Brazil's return to the capital markets in April 2003 after a year's absence was a closely watched event. Any slip up or misreading of the market could end in disaster. After all, this was the first international bond issue under the new government of President Luiz Inácio Lula da Silva. It was also Brazil's first appearance in the international bond market since hysteria in the markets drove Brazilian bonds and the currency to record lows in late 2002.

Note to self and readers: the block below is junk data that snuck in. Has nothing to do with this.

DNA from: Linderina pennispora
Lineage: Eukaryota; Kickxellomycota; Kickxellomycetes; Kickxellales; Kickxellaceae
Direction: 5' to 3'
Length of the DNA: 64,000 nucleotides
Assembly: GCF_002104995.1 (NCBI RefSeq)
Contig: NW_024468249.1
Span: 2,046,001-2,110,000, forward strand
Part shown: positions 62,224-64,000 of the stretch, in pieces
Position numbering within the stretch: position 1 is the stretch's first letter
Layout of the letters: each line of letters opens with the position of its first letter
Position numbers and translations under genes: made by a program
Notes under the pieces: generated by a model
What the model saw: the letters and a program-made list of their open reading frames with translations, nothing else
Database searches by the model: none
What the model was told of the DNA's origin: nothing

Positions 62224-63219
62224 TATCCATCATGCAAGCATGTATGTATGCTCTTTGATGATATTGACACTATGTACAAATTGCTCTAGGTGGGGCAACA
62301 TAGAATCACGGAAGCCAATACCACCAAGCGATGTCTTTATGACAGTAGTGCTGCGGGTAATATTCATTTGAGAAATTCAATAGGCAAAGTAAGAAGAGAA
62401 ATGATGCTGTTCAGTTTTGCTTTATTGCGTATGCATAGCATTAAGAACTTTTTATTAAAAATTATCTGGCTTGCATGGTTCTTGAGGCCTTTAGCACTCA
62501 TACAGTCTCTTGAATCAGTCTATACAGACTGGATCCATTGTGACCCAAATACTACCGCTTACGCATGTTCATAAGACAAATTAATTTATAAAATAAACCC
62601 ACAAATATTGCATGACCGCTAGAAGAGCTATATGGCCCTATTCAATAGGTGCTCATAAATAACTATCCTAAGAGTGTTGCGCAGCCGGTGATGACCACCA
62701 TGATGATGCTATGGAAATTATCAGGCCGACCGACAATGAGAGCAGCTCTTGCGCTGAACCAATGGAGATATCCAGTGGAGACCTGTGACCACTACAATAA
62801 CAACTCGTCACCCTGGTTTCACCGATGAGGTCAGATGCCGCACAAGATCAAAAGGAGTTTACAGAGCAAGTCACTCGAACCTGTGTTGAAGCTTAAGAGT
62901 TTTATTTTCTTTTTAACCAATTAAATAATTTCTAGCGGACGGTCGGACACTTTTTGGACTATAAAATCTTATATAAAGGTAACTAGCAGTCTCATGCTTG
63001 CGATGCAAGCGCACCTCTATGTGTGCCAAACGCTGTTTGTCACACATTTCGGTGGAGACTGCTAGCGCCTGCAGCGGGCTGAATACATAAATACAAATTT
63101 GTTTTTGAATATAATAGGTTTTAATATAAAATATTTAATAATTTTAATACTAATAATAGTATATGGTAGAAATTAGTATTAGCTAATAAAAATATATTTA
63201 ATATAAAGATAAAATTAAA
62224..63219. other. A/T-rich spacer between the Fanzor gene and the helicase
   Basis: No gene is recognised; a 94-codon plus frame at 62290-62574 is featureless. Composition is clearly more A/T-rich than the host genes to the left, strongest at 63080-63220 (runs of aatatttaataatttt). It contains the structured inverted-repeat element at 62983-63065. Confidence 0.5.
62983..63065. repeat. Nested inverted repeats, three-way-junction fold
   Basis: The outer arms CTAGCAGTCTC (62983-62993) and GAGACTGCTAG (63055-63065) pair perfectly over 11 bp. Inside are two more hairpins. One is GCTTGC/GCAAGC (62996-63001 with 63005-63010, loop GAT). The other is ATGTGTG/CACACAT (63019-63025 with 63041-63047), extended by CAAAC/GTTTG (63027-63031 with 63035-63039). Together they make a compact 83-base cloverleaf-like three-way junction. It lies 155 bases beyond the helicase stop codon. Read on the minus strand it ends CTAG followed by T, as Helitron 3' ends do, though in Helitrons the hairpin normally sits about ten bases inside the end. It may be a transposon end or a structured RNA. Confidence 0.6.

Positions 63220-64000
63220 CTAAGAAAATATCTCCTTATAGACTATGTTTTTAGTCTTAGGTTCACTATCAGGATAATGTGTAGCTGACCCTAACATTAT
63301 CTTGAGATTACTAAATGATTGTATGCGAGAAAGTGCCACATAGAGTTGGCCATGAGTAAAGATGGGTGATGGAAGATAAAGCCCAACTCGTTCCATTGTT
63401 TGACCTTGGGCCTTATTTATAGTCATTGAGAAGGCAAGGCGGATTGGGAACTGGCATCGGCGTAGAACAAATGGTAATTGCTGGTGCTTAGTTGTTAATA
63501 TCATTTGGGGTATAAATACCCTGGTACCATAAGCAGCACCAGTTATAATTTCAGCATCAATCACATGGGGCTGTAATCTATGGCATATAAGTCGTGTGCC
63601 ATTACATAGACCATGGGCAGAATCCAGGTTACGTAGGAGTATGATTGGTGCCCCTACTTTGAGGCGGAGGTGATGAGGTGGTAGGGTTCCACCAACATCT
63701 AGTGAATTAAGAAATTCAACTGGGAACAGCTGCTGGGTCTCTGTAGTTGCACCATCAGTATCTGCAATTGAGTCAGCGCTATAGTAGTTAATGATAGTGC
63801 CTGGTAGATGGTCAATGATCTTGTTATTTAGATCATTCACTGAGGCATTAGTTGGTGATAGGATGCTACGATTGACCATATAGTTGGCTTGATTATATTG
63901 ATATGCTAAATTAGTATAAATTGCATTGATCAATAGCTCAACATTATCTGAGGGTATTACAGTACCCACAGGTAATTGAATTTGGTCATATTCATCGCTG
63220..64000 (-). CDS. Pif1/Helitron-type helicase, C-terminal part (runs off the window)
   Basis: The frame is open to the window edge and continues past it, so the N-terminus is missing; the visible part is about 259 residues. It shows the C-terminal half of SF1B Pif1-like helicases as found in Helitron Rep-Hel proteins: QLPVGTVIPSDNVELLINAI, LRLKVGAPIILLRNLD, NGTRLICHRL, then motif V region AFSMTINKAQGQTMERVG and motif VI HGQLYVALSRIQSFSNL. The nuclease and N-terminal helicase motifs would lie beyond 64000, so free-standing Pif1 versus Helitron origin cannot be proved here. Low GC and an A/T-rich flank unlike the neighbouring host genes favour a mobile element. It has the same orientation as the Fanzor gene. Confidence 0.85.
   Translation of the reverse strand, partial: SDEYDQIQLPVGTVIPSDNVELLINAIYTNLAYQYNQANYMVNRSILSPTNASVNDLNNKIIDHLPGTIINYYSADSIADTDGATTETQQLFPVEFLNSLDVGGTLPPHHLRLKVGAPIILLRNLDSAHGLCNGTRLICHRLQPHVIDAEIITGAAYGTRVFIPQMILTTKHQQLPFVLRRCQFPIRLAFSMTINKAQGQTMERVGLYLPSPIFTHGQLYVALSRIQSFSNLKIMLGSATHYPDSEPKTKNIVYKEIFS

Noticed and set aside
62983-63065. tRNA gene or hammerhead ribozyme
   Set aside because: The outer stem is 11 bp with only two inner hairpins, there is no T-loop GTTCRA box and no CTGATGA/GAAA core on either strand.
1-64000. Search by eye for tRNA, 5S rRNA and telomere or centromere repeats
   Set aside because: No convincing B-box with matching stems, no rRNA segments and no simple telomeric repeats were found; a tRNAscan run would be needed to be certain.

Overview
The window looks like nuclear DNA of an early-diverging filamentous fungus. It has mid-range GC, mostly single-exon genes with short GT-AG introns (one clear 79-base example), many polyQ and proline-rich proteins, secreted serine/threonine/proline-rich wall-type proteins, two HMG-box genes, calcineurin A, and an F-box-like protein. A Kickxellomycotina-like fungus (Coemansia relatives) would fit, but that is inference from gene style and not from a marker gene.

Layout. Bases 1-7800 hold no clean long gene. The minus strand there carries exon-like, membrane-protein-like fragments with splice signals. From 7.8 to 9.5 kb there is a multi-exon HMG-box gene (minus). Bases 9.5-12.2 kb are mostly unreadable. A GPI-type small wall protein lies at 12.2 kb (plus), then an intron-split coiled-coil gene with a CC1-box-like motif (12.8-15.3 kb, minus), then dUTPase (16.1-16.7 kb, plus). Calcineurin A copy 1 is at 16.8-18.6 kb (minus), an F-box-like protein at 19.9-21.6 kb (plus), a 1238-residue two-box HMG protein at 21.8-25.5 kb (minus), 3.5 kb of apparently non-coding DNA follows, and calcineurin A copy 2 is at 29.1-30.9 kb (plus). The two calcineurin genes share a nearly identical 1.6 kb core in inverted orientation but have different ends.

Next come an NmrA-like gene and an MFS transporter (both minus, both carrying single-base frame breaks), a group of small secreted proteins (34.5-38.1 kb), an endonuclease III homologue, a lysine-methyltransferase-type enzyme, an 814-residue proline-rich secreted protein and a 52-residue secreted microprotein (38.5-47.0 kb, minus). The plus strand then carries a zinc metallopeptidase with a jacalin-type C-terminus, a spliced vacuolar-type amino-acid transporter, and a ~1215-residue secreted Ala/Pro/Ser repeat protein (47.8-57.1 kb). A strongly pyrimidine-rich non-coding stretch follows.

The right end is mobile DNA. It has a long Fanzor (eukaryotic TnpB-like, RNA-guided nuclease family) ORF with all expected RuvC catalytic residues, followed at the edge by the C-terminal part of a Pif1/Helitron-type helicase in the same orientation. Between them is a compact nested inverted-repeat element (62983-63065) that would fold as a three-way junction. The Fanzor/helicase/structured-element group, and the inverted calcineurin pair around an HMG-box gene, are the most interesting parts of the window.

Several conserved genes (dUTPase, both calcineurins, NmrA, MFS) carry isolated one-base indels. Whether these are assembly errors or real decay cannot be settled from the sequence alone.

Many investors had feared Lula would follow Argentina's example and default on the public debt once he took office on January 1, 2003. However, Lula surprised the international markets by adhering to pro-market policies and vowing to honor the country's debt. By April, investors, who also needed to put money to work in a declining yield environment, were convinced Lula could be trusted.
"The stakes were very high," says...
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